This research was supported by National Institutes of Health (NIH) grants HL79442 (WEB/JRY), GM42336 (WEB), and the Cystic Fibrosis Consortium (CFC)(WEB/JRY); NS055781 to JMG; AG03197 to GM; AG84567 to JWK; DK68196, DK72506, and the CFC to RAF and JP; UR98647 and the CFC to ES; DK075302, the Canadian Institutes of Health Research and the CFC to GLL; DK51818 and the CFC to WRS; DK23567 to JRR. D. Hutt was supported by fellowships from the Canadian Cystic Fibrosis Foundation and the Canadian Institutes of Health Research; D. Herman was supported by a fellowship from the Friedreich's Ataxia Research Alliance.

Genta To Support Initiation Of New Clinical Trial Using Ganite(R) As Treatment For Life-Threatening Infections In Patients With Cystic Fibrosis

Genta Incorporated (OTCBB: GETA) announced that the Company will supply Ganite® (gallium nitrate injection) for a new clinical trial that will be initiated in patients with cystic fibrosis (CF) who may develop serious infections.

Infection is the most common cause of death in CF patients. Frequently, these infections are due to bacteria known as Pseudomonas aeruginosa, and patients are commonly treated with years of antibiotic therapy to control such infections. However, prolonged antibiotic use has greatly increased resistance due to genetic mutations. In addition, Pseudomonas has evolved protective mechanisms known as "biofilms" that encase colonies of bacteria and prevent antibiotics from reaching infection sites.

Bacteria in biofilms are far more resistant to being killed. Recent information has suggested that gallium may be used as an anti-bacterial agent against Pseudomonas, in part due to its ability to disrupt biofilms. The initial clinical trial using a gallium compound for this purpose will involve patients with cystic fibrosis who will be treated at the University of Washington in Seattle, WA and the University of Iowa, Iowa City, IA. If initial results are promising, additional trials will be conducted with additional medical centers and a larger number of patients.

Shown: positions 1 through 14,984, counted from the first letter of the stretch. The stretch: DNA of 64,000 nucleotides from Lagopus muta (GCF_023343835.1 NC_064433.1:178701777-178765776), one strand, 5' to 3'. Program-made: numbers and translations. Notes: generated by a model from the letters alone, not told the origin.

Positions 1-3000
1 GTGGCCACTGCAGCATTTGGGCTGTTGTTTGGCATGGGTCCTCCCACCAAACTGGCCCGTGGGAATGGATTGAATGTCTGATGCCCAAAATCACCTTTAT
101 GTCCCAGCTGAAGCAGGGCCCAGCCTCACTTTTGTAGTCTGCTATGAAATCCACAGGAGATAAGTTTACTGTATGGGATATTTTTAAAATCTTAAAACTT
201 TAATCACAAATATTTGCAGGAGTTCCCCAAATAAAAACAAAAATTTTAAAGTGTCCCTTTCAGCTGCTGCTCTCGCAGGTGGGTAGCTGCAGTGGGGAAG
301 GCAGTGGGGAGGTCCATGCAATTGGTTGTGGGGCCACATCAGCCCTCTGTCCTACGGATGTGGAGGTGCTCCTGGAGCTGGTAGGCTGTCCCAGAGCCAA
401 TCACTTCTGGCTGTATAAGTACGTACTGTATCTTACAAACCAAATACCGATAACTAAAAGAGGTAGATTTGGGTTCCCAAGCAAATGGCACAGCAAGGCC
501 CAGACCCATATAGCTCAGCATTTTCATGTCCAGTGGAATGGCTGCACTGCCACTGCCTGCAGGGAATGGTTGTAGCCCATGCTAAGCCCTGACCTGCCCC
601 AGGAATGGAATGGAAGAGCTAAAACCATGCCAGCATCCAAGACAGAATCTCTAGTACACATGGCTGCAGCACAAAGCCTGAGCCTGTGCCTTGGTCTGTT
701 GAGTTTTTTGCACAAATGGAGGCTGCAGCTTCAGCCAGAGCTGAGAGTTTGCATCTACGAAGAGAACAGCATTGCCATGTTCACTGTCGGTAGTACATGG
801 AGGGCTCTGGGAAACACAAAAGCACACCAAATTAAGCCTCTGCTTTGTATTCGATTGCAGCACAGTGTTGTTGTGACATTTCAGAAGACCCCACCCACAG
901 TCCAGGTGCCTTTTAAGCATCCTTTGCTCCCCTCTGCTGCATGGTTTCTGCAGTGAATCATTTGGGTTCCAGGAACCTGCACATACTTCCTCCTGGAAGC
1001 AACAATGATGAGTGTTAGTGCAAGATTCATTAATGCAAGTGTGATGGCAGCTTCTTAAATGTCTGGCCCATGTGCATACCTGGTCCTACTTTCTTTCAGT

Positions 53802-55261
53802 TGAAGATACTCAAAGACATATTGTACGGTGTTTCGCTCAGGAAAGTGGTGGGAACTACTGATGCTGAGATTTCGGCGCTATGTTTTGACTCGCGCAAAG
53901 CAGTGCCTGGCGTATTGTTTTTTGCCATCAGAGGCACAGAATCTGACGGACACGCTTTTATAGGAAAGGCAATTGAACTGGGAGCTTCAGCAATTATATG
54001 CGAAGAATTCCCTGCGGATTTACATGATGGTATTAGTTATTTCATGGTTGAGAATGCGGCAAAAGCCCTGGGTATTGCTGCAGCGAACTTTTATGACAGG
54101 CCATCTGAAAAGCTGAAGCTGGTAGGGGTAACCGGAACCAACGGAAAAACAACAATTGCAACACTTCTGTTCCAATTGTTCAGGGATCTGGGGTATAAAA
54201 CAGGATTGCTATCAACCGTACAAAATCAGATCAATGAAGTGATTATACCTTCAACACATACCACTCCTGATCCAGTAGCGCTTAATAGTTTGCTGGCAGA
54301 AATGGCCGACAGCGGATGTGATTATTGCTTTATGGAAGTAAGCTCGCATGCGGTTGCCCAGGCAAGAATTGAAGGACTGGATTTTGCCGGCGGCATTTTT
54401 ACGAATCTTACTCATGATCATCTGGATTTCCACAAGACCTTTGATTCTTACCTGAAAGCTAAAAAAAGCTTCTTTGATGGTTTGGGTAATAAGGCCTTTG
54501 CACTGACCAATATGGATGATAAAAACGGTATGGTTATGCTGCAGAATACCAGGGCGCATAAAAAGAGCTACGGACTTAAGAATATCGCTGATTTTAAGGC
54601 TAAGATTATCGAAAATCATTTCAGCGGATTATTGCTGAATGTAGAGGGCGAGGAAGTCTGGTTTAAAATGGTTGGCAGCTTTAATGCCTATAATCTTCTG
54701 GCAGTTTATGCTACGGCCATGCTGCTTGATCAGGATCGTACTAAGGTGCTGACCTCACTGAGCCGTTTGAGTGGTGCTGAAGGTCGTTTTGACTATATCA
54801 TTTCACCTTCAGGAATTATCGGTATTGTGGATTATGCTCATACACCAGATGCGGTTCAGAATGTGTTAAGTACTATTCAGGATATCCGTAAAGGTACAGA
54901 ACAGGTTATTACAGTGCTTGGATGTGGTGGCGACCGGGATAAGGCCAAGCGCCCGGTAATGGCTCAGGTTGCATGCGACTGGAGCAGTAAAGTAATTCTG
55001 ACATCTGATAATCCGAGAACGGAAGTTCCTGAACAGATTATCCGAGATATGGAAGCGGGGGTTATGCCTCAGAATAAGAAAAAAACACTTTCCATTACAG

Genta has provided cross-reference to its Investigational New Drug (IND) exemption for Ganite®, and the Company will supply the drug at no cost to patients in the trial. The study is also supported by grants awarded by the Orphan Products Division of the Food and Drug Administration (FDA) and by the Cystic Fibrosis Foundation.

"Work from our center has established that gallium can be used as a 'Trojan horse' that interferes with how iron is used by Pseudomonas," said Dr. Christopher H. Goss, Associate Professor of Medicine at the University of Washington, who is the Principal Investigator of the trial. "Our preliminary data suggest that gallium exploits potentially vulnerable mechanisms in Pseudomonas by disrupting biofilms and killing antibiotic-resistant strains of bacteria. This study is the first formal pharmacokinetic and safety evaluation of gallium in patients with cystic fibrosis." "

This trial represents the rapid clinical translation of enormously promising observations," said Dr. Raymond P. Warrell, Jr., Genta's Chief Executive Officer. "Initial results from our first CF patient showed that systemic treatment achieved target gallium levels in sputum, and that these levels could be sustained for a prolonged duration. Pseudomonas infections in CF are exceptionally difficult to eradicate. If initial results of the IV drug in this trial are promising, future patients might also benefit from extended therapy that could be afforded by one of our oral gallium compounds."

Further background on this work from the Universities of Washington and Iowa can be accessed here. About Ganite® Ganite® is exclusively marketed by Genta and is approved in the U.S. for treatment of cancer-related hypercalcemia that is resistant to hydration. The potential use(s) described in the release are investigational and have not been approved. SourceGenta Incorporated